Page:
For the past 29 years, Dollywood’s “Christmas in the Smokies” musical stage show has been a guest favorite—so much so, in fact, that it’s the park’s longest-running show! With a cast of 15 talented singers and dancers, eight live musicians, and about a dozen stage crew members, the Christmas-Americana production runs four times daily, six days a week during the Smoky Mountain Christmas Festival.
A Christmas Memory
Opening in 1990, this beloved stage show has become a staple for Dollywood guests celebrating Christmas with family and friends while at the park. On a personal note, this was my dad’s favorite show. Growing up, he would watch, family by his side, with a gentle smile, as the cast sang “Let’s Make a Memory this Christmas.” That ultimately became his mantra—to make each Christmas memorable. We lost him a few years ago, but I can’t help feeling his spirit each year as I find myself in DP’s Celebrity Theater enjoying this show.
The story leads us through what might have been a typical Smoky Mountain Christmas in the late 1800s. The focus? Simple: family, friends, faith—together, these ingredients are the “secret spice” of celebrating the joy of the season. Wrapped around celebrations and traditions, the musical selections include holiday favorites like, “Christmas Time’s A-Comin’,” “Tender Tennessee Christmas,” and “Go Tell It on the Mountain.”
Behind the Scenes
To write this blog, I had the opportunity to go behind the scenes of this iconic Dollywood production. On opening day, I sat down for a few minutes with Senior Manager and Show Producer, Justin Bradley. He was once a “Christmas in the Smokies” performer, and it’s evident that he is very passionate about both the preparation of the production and how it connects with the hearts of those who are watching.
Because of the non-stop production schedule of other seasonal shows, the cast and crew have roughly two and a half weeks to learn the parts, build sets and costume the cast. Justin told me, “It’s long hours of rehearsing and building the show–hard work, but our reward comes from the great feedback we get from our guests. They love it, and they get what it means. You feel something from this show.” He credits the show’s popularity to the cast, saying that there is a “sense of family and community—being on the same page often breeds success.” And although cast members come and go throughout the years, the Dollywood casting teams work hard to put the right performers in the right shows.
Stage Manager, Chris Sanford, (who was also a performer in the show for several years) walked me around backstage to see the details of the set. He showed me the “quick costume change” areas, and even pointed out the impressive LED background screen which has only been used for a few seasons. He noted that the sets are stored “off-campus” and when they are assembled on the stage each year, decorators come in to give it that special touch of a traditional Smoky Mountain Christmas.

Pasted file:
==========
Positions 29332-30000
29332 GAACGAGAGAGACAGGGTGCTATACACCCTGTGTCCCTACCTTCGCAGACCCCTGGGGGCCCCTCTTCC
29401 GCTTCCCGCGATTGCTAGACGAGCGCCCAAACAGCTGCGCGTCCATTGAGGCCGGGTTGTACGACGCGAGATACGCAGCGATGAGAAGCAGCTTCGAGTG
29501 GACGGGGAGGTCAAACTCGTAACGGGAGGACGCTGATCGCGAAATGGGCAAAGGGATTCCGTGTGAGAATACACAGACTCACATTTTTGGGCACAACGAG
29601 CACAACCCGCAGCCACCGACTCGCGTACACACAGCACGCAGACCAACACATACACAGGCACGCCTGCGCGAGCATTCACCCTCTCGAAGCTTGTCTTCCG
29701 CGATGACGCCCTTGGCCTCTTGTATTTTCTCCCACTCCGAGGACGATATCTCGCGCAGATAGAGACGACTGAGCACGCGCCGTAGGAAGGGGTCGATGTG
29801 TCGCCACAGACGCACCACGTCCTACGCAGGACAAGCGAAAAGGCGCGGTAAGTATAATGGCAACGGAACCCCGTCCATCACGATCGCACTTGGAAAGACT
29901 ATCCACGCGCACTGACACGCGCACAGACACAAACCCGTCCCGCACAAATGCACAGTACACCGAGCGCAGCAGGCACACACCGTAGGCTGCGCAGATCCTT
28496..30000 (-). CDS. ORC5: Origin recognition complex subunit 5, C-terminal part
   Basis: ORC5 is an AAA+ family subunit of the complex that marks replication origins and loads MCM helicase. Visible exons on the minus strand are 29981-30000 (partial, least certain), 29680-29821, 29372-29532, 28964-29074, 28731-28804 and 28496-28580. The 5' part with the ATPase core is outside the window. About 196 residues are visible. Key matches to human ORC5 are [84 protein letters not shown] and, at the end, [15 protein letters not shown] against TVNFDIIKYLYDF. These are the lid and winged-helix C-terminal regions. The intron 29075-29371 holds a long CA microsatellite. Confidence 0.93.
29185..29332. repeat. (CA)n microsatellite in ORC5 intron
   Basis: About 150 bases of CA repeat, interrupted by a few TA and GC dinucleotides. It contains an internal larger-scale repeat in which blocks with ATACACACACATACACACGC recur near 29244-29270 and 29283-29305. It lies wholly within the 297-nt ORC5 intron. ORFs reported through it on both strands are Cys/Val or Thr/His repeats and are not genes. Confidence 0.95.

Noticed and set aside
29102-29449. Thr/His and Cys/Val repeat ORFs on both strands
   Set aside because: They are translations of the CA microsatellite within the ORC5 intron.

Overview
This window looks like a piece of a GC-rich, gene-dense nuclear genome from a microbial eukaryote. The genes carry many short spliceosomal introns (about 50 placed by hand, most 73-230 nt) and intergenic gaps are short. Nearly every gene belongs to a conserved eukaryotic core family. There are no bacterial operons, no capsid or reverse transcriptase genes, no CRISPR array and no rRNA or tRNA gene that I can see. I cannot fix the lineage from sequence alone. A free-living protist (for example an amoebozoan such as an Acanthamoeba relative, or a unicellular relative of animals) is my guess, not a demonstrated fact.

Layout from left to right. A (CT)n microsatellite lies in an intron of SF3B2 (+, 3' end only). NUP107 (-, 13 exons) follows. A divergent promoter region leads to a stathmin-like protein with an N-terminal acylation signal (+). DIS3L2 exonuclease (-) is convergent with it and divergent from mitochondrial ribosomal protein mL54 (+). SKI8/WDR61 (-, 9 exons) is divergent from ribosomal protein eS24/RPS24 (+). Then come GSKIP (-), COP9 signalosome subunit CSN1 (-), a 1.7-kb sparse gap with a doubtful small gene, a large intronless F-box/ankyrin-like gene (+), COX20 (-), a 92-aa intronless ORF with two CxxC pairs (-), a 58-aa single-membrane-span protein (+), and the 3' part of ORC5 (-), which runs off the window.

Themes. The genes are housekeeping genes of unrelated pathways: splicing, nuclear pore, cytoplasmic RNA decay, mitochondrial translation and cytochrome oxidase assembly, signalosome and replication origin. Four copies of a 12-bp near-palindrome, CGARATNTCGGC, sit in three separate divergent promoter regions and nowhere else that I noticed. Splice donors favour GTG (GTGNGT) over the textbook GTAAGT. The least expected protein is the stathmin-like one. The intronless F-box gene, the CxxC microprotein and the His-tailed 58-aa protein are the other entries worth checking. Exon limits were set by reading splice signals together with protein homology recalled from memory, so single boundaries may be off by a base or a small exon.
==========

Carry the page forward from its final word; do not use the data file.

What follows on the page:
All the Feels
In addition to the beautiful snowy mountain scenery, the stage is filled with joy as the cast members sing and dance their way through a winter wonderland right into the captivating spirit-filled story of that first Christmas night. An audience favorite is the trio of Mary, Joseph and the Angel Gabriel singing “The Lord is with You.” And the finale of the show will make you want to jump to your feet in triumphant celebration!
Later that day I watched the show with a different awareness of the heart that goes into creating this production. I went down front to meet the cast after the show. I not only wanted to thank them for their hard work but acknowledge their sacrifice of time and creative energy. They had truly filled my heart with peace, love and joy.
I met Tom, as I was leaving the theater. Tom Hacker has been a performer at Dollywood for more than 30 years. If you have seen the production, he’s the one who blows the roof off of the building while singing “What Music I Hear in Your Name.” It’s reason enough to see the show! Tom told me that he had proposed to his wife from that stage during a summer musical 28 years ago. This year, his daughter, Bria, who was in the spring/summer musical “Dreamland Drive-In” said “yes” to her fiancée while performing their final show of the season. I met Bria because she also performs in “Christmas in the Smokies” alongside her Dad. She said she grew up watching the show and it was a really special experience to share the stage with her father.
Justin Bradley told me that Dollywood’s heart is to make guests feel at home and connected to the true spirit of Christmas.” Well, I echo the talented cast when I say, “Christmas in the Smokies is where I belong.”
Did You Know? If you are too caught up in the “hustle and bustle” of pre-Christmas festivities to visit Dollywood before Santa’s arrival, the park is open until Jan. 4 this season. You can take a holiday break after Christmas and enjoy all of the lights and shows.